Yesterday was Martin Luther King Jr.’s birthday. Tomorrow, President Barack Obama will address the nation on the NSA/FBI dragnet surveillance programs, which were revealed by former Booz Allen contractor turned whistleblower Edward Snowden.
Since the debate over the largely Bush-era surveillance programs began in earnest, back in June 2013, NSA apologists and members of the regime have repeated over and over again that “You don’t have anything to worry about if you’re not doing anything wrong.” Even if your communications or associational information are collected and data mined by the government’s secretive spy agencies, they say, no harm will come to you unless you’re a criminal or a terrorist.
Apart from the fact that invasive warrantless electronic surveillance should be illegal in the United States whether it’s done to criminals or non-criminals, such an assertion can only be accepted if we ignore events in our own recent history. Countless examples from both foreign governments as well as our own show that when allowed to fester secretly in the shadowy corners of government, unaccountable spy programs nearly always attack the interests of millions of law abiding people. When you hear people say that they aren't worried about government spying because their lives aren't very interesting, remind them that activists who fight for clean water and to end mass incarceration are fighting for them, too.
An injury to one (social justice activist) is an injury to all
When J. Edgar Hoover’s FBI illegally wiretapped Martin Luther King, Jr., the nation’s most powerful law enforcement agency wasn’t just attacking a great civil rights hero. It was attacking all black Americans, and opposing liberty, equality, and justice for all. The US government's illegal, political surveillance against civil rights and antiwar activists hurt the entire country and even the world, by giving aid to racist Jim Crow apartheid, and prolonging the disastrous war against Vietnam. Therefore anyone concerned about social justice and equality should be concerned about secret surveillance regimes, and unaccountable intelligence agencies.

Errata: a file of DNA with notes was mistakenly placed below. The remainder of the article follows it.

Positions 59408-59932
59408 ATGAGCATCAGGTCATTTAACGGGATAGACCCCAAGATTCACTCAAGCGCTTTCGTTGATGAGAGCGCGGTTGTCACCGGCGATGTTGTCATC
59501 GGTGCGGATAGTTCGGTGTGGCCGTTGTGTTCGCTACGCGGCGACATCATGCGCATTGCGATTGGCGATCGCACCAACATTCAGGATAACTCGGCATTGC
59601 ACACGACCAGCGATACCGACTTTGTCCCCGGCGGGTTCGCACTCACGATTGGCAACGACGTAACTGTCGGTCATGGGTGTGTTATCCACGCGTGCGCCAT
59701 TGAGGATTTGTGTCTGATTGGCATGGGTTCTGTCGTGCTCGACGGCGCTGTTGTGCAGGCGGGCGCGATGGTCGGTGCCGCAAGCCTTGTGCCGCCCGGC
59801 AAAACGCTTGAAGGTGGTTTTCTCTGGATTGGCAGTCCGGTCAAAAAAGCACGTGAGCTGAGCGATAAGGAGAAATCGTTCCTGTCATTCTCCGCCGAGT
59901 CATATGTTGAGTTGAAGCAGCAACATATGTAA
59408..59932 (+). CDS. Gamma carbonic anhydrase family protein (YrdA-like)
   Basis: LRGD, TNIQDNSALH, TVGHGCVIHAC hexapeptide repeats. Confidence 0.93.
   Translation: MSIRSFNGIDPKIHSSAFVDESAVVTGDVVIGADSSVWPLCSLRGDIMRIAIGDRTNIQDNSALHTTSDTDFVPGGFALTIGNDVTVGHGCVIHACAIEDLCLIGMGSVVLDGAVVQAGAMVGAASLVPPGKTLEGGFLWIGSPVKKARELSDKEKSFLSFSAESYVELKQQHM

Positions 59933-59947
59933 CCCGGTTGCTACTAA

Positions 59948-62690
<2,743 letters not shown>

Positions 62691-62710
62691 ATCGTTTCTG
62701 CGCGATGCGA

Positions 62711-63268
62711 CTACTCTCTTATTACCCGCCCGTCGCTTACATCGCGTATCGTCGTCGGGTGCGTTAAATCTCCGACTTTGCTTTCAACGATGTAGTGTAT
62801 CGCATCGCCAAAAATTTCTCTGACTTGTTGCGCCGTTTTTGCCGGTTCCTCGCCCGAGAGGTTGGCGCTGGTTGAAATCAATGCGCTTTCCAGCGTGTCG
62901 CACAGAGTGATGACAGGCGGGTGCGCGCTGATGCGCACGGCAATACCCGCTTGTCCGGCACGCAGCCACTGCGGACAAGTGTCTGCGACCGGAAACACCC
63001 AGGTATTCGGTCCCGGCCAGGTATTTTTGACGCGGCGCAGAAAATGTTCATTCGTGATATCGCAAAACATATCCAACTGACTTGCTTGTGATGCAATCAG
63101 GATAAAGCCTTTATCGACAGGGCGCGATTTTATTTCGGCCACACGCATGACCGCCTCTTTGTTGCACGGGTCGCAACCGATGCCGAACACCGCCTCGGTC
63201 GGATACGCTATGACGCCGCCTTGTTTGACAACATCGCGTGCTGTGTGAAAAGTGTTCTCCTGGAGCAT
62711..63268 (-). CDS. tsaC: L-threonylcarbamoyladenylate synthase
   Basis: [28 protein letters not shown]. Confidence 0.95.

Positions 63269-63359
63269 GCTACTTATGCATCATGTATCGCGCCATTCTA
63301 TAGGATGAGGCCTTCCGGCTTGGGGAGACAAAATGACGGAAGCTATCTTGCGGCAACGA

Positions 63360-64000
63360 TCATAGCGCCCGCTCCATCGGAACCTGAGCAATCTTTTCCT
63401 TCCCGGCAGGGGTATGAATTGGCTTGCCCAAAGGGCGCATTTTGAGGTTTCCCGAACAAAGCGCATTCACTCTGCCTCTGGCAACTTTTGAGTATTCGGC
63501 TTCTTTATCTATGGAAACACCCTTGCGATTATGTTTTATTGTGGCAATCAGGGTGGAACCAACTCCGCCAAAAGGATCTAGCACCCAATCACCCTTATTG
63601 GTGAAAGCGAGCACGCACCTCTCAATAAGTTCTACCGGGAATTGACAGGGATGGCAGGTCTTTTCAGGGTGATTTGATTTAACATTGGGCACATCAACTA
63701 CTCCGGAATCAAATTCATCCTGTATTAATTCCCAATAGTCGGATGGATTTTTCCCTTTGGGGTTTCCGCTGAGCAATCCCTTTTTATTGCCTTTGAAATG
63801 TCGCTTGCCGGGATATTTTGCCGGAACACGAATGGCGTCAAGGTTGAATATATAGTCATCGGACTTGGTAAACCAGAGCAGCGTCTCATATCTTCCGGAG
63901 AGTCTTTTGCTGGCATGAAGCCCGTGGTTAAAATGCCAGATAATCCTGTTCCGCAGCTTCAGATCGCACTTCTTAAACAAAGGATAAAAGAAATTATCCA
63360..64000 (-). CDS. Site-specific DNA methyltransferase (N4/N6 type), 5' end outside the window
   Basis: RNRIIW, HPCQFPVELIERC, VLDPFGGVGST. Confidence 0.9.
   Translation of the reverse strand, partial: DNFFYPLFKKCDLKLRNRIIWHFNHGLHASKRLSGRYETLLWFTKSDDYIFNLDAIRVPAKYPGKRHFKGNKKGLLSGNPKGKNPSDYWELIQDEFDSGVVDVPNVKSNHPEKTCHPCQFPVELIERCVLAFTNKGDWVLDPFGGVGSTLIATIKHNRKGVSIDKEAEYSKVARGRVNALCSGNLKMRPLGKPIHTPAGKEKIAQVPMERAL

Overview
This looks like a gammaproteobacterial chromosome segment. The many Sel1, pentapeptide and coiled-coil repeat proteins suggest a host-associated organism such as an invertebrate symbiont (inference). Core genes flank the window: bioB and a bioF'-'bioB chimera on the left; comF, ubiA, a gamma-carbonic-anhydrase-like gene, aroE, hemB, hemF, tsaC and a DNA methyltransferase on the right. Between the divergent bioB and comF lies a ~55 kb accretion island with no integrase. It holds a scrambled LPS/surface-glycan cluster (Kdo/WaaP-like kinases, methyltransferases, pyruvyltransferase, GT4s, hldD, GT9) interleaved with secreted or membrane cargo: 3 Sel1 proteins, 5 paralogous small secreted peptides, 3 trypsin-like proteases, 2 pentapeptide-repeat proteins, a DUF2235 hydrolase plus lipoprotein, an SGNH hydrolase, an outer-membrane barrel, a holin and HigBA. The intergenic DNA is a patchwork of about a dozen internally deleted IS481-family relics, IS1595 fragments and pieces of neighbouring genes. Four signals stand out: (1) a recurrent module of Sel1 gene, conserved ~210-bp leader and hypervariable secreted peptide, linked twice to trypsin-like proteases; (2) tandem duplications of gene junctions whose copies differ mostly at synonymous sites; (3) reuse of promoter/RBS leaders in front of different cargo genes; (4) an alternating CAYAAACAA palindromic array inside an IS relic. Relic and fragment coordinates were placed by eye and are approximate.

Historian of the FBI Tim Weiner spoke with Democracy Now’s Amy Goodman about the FBI’s operations against MLK:
AMY GOODMAN: [T]alk about what [Hoover] did. Talk about the level of surveillance that he subjected Dr. King to and harassment.
TIM WEINER: With the approval, in writing, of the attorney general of the United States, Robert F. Kennedy, Hoover began bugging, wiretapping and surveying Dr. King, putting bugs in his hotel rooms, his private home, the Southern Christian Leadership Council offices, and very quickly came up with sex tapes of Dr. King having intercourse with women who were not his wife. He spread this dirt around as furiously as he could in the weeks leading up to Dr. King’s acceptance of the Nobel Peace Prize. No newspaper would touch it. It was too filthy.
AMY GOODMAN: And talk about what he did to King himself, in sending him the tapes.